Freedom 40: Reach Retirement in the Next Decade

Motley Fool investors can live a retirement lifestyle as early as today by taking these three important steps toward their long-term goals.

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It’s not impossible for Motley Fool investors to start moving up their retirement plans. In fact, there’s really no reason why someone couldn’t live a retirement lifestyle starting right now. The pandemic led to a wave of work-from-home trends, and companies will have a hard time back-pedalling. And that’s what makes this a great time to reconsider your lifestyle choices.

Here, I’m going to go over how you can certainly create income enough to retire in the next decade. Further, that through a few steps of preparation, you could possibly live a retirement lifestyle as early as today.

Be prepared

Before you even consider retirement either today or in the next decade, you need to be prepared. And that means for the worst case scenarios. Having an emergency fund is the best way to do this. To create an emergency fund, experts recommend having around three months worth of your salary on hand. So if you make $50,000 per year, have about $12,500 available at all times.

Once you have an emergency fund, the next step is paying down your debt. This can be the really hard part. You may have student loans, your child’s education, a mortgage, car payments. All of these must be either paid off, or planned for when considering your early retirement.

Then of course, there’s the plan itself for Motley Fool investors. How much do you spend each year? How much will you need to live the lifestyle you want? Are you willing to cut back on anything? How about moving? All of this must be taken into consideration.

Consider your options

A great way to save some cash for retirement is by moving away from the big city. Young people especially continue to be drawn to major urban centres, where there are job opportunities. Yet today that’s changing. You can now work from anywhere in the world, and still get a job. What’s more, many remote work options allow you to work at your own schedule. Doesn’t a project-based rather than hourly-based salary make more sense anyway?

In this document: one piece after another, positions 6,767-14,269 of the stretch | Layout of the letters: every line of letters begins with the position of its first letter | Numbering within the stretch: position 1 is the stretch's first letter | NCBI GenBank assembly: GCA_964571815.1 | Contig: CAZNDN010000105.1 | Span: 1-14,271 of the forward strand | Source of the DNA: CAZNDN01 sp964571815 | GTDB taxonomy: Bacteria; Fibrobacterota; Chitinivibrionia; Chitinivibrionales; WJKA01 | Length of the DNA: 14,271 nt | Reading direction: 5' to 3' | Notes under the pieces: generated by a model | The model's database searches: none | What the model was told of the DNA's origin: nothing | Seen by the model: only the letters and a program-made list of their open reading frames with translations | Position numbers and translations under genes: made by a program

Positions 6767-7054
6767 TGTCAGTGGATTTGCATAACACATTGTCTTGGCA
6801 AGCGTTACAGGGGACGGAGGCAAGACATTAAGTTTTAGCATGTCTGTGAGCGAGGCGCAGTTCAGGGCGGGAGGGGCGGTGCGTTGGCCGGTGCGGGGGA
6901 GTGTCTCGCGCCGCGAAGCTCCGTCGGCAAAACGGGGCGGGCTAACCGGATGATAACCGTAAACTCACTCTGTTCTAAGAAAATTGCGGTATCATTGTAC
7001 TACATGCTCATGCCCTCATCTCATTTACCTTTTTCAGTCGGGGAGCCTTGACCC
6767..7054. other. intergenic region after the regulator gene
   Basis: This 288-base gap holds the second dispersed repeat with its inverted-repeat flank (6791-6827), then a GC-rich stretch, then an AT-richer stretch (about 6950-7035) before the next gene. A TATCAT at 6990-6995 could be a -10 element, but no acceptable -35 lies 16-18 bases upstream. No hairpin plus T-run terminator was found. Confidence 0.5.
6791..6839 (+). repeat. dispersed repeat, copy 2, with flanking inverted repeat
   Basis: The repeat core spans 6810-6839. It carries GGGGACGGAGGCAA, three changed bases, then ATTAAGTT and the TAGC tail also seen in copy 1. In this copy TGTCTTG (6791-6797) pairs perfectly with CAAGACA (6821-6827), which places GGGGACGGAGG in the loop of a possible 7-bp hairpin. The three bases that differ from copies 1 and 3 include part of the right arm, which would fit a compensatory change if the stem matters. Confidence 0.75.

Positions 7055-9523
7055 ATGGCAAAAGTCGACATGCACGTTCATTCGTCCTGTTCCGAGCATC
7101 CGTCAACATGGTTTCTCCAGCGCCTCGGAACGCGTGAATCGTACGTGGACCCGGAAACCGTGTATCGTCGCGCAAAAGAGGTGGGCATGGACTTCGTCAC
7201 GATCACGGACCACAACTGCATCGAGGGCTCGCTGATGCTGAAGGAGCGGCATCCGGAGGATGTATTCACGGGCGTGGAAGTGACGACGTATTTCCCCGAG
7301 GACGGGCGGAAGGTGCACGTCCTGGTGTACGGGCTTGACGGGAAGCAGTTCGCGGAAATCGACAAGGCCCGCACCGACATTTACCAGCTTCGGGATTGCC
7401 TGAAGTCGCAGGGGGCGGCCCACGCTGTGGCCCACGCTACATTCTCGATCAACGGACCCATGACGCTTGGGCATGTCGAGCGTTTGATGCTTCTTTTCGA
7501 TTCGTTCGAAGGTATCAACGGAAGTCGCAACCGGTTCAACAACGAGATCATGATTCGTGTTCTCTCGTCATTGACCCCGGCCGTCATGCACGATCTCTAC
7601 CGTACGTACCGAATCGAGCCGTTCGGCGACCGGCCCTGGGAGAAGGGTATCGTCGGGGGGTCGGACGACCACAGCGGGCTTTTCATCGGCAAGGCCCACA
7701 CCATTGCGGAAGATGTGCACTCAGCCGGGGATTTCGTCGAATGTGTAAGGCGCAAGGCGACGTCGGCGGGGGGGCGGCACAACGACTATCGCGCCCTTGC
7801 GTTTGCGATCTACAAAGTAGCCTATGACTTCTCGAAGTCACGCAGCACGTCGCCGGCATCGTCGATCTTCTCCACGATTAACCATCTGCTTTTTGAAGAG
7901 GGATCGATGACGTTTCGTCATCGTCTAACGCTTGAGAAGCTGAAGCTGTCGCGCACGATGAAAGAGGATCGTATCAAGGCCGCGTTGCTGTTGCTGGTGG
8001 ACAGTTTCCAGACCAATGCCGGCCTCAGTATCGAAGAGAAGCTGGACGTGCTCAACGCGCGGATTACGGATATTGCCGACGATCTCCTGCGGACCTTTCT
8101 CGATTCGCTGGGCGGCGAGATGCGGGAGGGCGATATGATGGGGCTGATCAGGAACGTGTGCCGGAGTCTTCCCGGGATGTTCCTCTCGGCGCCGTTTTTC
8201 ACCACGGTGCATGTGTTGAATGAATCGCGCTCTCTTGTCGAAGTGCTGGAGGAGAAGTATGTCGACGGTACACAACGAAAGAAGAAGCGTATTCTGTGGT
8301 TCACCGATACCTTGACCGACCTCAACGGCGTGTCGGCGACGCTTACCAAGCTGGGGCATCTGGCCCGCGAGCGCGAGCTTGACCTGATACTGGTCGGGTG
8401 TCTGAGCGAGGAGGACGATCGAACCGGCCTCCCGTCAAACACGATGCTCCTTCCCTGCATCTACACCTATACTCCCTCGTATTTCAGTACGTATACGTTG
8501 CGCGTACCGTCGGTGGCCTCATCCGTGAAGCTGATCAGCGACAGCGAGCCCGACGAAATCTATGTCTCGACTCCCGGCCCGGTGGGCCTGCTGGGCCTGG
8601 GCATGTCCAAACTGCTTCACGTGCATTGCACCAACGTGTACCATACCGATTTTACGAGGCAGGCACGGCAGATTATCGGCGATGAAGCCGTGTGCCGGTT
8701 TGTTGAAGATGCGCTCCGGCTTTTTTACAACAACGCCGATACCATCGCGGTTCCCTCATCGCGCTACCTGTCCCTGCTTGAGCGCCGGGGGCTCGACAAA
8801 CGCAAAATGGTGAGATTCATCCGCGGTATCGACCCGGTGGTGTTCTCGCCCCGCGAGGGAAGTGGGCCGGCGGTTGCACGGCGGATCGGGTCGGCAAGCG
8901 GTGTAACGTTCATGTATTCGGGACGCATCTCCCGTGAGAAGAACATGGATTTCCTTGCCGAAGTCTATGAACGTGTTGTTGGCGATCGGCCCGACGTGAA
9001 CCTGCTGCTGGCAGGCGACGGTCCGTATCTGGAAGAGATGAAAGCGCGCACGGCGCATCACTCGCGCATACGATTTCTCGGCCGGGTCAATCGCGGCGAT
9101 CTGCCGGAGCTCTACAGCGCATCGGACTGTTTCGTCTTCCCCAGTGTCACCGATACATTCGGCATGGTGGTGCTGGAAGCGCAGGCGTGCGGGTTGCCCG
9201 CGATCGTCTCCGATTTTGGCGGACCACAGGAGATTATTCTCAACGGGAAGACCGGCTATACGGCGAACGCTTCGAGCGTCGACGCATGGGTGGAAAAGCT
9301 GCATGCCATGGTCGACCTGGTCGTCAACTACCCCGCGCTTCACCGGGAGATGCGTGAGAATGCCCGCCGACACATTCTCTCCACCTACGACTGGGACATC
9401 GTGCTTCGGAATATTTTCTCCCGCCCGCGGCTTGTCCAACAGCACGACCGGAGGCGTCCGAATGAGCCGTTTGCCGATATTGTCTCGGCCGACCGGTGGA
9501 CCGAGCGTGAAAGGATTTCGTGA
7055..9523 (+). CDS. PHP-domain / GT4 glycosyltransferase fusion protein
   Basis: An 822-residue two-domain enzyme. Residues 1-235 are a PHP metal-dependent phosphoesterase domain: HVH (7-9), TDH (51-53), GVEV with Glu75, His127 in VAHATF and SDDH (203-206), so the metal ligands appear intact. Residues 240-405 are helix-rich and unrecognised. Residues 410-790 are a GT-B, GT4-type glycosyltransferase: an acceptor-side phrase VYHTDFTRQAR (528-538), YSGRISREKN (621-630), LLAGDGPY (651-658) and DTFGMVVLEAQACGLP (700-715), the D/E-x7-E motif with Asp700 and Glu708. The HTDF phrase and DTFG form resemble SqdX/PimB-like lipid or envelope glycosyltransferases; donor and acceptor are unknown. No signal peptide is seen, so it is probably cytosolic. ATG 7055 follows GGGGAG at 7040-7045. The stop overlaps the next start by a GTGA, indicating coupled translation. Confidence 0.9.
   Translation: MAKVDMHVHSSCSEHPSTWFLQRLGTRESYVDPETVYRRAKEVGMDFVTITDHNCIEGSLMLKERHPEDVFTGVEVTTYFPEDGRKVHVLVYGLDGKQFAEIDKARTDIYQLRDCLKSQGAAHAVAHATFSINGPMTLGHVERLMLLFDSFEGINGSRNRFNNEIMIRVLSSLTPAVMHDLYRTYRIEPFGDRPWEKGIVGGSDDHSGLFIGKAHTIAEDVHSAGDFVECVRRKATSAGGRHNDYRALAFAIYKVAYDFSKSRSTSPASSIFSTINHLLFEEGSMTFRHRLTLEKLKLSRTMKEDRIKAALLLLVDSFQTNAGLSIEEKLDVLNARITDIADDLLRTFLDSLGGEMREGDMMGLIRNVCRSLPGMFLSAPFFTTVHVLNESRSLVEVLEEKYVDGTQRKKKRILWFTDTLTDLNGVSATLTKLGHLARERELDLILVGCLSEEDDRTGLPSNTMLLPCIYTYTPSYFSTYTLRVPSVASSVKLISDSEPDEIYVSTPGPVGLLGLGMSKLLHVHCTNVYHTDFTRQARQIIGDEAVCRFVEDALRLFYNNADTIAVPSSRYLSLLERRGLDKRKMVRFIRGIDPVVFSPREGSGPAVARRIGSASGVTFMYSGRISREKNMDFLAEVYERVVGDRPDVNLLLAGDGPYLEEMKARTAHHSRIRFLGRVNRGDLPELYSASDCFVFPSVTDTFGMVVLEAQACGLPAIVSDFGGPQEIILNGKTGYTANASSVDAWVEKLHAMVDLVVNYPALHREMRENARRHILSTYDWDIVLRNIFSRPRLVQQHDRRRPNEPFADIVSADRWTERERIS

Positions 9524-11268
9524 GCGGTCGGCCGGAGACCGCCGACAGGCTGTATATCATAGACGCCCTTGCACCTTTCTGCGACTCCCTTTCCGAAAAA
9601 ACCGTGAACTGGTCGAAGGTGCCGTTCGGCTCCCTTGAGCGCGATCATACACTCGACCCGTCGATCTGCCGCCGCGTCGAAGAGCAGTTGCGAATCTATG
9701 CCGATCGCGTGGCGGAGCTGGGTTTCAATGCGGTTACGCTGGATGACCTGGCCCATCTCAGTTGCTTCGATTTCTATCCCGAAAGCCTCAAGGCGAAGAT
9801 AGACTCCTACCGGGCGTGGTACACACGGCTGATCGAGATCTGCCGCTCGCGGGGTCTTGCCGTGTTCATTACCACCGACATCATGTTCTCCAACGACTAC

So let’s say you sell your home in Toronto and move to Orillia, for example. The average home price in Toronto is $1.16 million. In Orillia? About $800,000. That could give you about $300,000 of cash to put aside toward your retirement dreams.

Invest!

You knew this was coming. Now that you have a plan and everything set up, you need to invest to make sure cash keeps coming. After all, if you’re going to be living the retirement lifestyle, you’ll need a passive income stream that will last you decades and decades.

A great place to start is with solid companies that already have decades of growth behind them. If you’re just starting out, I’d look at the Big Six Banks. And to keep it really simple, you can invest in Royal Bank of Canada (TSX:RY)(NYSE:RY), Canada’s largest bank by market capitalization.

If you had about $30,000 to invest in Royal Bank today, that would bring in $966 per year in passive income. Let’s say you were then able to put just $3,000 into your portfolio each year for the next decade. By that time, you’d be making $7,014 in annual passive income. And this is something you could do right now!

Foolish takeaway

Whether you can afford it now or in a decade, you certainly can live a retirement lifestyle much sooner than 65. All you have to do is prepare, consider your options, and invest to keep cash flowing. You can afford a pay cut if you’re working in a smaller city. You can afford to work less hours if you’re bringing in that money through investments. As always, do your research and be realistic. But it’s certainly something to consider for all Motley Fool investors.

This article represents the opinion of the writer, who may disagree with the “official” recommendation position of a Motley Fool premium service or advisor. We’re Motley! Questioning an investing thesis — even one of our own — helps us all think critically about investing and make decisions that help us become smarter, happier, and richer, so we sometimes publish articles that may not be in line with recommendations, rankings or other content.

Fool contributor Amy Legate-Wolfe owns ROYAL BANK OF CANADA. The Motley Fool has no position in any of the stocks mentioned.

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